Navigation Links
Reducing CO2 through technology and smart growth
Date:2/11/2009

A Georgia Tech City and Regional Planning study on climate change, published February 10, 2009 online by Environmental Science and Technology, shows that "smart growth" combined with the use of hybrid vehicle technology could reduce cities' carbon dioxide (CO2) emissions the principal driver of global warming significantly by 2050.

According to Brian Stone, associate professor of City and Regional Planning, the research shows that expected levels of CO2 emissions from cars and trucks in 2050 could be reduced back to 2000 levels if the full vehicle fleet was converted to hybrid electric vehicles, such as the Toyota Prius or the soon-to-be released Chevy Volt. This research also found that a doubling of population density in large U.S. cities by 2050 would have a greater impact on CO2 reductions than full hybridization of the vehicle fleet.

Stone's study looked at 11 major metropolitan regions of the Midwestern U.S. over a 50-year period and took into account three different scenarios: the use of hybrid vehicles and two different urban growth scenarios through which population density was increased over time, a central component of smart growth planning.

"In this study we looked at two general approaches on how to deal with the challenge of climate change," said Stone. "One approach is to improve vehicle technology and become more efficient. We can use less gas and reduce tailpipe emissions of CO2. The second approach is to change behavior by changing the way we design cities. We can travel less and take more walking and transit trips."

Stone says he believes it would be possible for virtually all cars on the roads by 2050 to be hybrid electric vehicles, assuming the costs of these vehicles become more competitive with conventional engine technologies. Today's hybrid electric vehicles can achieve 40 miles to the gallon and higher.

However, even the full hybridization of the national vehicle fleet by 2050 would not meet the CO2 targets identified though the Kyoto Protocol, an international climate change agreement which the United States has signed but not yet ratified. To meet these global targets, CO2 emissions from all sectors on the U.S. would need to return to 1990 levels or lower. According to Stone's work, meeting this goal in the transportation sector would require a combination of technological improvements and higher density land use patterns in cities.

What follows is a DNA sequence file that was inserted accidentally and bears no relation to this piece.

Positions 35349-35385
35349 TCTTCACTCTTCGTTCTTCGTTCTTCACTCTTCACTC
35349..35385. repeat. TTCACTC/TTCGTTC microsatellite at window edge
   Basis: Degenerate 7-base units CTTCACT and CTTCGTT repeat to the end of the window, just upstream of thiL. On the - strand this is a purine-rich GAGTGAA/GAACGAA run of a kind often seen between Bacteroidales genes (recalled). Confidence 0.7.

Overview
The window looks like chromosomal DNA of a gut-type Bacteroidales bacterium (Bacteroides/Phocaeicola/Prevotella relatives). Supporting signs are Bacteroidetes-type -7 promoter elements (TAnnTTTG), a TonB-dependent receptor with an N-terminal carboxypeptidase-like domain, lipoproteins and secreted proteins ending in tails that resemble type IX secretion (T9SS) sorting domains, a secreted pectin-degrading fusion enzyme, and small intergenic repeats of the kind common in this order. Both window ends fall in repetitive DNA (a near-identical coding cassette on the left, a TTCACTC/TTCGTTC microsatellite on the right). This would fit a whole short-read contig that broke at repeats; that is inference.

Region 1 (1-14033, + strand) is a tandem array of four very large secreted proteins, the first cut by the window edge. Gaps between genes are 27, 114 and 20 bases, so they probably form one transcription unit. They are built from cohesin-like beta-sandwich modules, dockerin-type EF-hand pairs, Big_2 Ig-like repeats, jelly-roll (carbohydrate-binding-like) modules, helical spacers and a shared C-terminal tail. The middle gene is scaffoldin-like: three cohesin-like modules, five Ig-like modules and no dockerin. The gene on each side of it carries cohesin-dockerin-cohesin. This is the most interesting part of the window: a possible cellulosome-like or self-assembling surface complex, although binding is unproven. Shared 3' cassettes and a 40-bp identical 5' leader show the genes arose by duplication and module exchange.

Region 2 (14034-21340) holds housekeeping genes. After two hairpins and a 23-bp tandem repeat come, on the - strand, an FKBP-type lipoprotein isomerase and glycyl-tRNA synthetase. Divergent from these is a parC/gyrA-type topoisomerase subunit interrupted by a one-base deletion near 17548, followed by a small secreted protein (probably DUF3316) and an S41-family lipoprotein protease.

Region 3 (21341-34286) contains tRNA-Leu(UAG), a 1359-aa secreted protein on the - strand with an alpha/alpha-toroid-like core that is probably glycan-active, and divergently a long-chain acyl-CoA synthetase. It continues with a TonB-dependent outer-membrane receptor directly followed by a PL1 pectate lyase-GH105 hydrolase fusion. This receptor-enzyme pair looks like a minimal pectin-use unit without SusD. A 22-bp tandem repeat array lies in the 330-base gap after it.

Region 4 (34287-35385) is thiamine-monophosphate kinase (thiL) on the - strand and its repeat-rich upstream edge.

"If we can help cities to grow in more compact ways, what we call smart growth, it will help reduce emissions even further by allowing people to travel less often, travel shorter distances when they do travel and take advantage of public transit," said Stone.


'/>"/>

Contact: Matt Nagel
mattnagel@gatech.edu
404-894-7460
Georgia Institute of Technology
Source:Eurekalert  

Related biology news :

1. Biofuels can provide viable, sustainable solution to reducing petroleum dependence
2. Effectiveness of progesterone in reducing preterm births may be altered by genetic predisposition
3. Reducing the damage of a heart attack
4. Pollinator decline not reducing crop yields just yet
5. Providing toilets, safe water is top route to reducing world poverty: UN University
6. Forest peoples rights key to reducing emissions from deforestation
7. Action needed now for Minnesota to reach goals in reducing greenhouse gas emissions by 2015
8. Scientists demonstrate means of reducing Alzheimers-like plaques in fly brain
9. The benefits of green tea in reducing an important risk factor for heart disease
10. New research offers prioritization plan for reducing nutrient pollution in feeder streams
11. Corazonas Foods and Brandeis University partner to create cholesterol-reducing snacks
Post Your Comments:
*Name:
*Comment:
*Email:
Related Image:
Reducing CO2 through technology and smart growth
(Date:4/26/2016)... LONDON , April 26, 2016 ... a product subsidiary of Infosys (NYSE: ... to integrate the Onegini mobile security platform with ... http://photos.prnewswire.com/prnh/20151104/283829LOGO ) The integration will ... to access and transact across channels. Using this ...
(Date:4/19/2016)... -- The new GEZE SecuLogic access control ... system solution for all door components. It can be ... interface with integration authorization management system, and thus fulfills ... dimensions of the access control and the optimum integration ... considerable freedom of design with regard to the doors. ...
(Date:4/15/2016)... DUBLIN , April 15, 2016 ... of the,  "Global Gait Biometrics Market 2016-2020,"  report ... http://photos.prnewswire.com/prnh/20160330/349511LOGO ) , ,The global gait ... CAGR of 13.98% during the period 2016-2020. ... movement angles, which can be used to compute ...
Breaking Biology News(10 mins):
(Date:4/28/2016)... , April 28, 2016 ... reports the Company,s CEO  was featured in an ... Enter When VCs Fear To Tread: http://www.lifescienceleader.com/doc/accelerators-enter-when-vcs-fear-to-tread-0001 ... magazine is an essential business journal ... from emerging biotechs to Big Pharmas. Their content ...
(Date:4/27/2016)... ... 2016 , ... Cambridge Semantics, the leading provider of Smart Data ... has been named to The Silicon Review’s “20 Fastest Growing Big Data Companies of ... serves the needs of end users facing some of the most complex data challenges ...
(Date:4/27/2016)... RESEARCH TRIANGLE PARK, N.C. , April 27, 2016 ... announced today that Martine Rothblatt , Ph.D., Chairman ... an overview and update on the company,s business at ... Conference. The presentation will take place on ... and can be accessed via a live webcast on ...
(Date:4/27/2016)... MIAMI (PRWEB) , ... April 27, 2016 , ... ... joined the GSCG Advisory Board. Ross is the founder of GSCG affiliate Kimera Labs ... of Miami, where he studied hematopoietic stem cell transplantation for hematologic disorders and the ...
Breaking Biology Technology: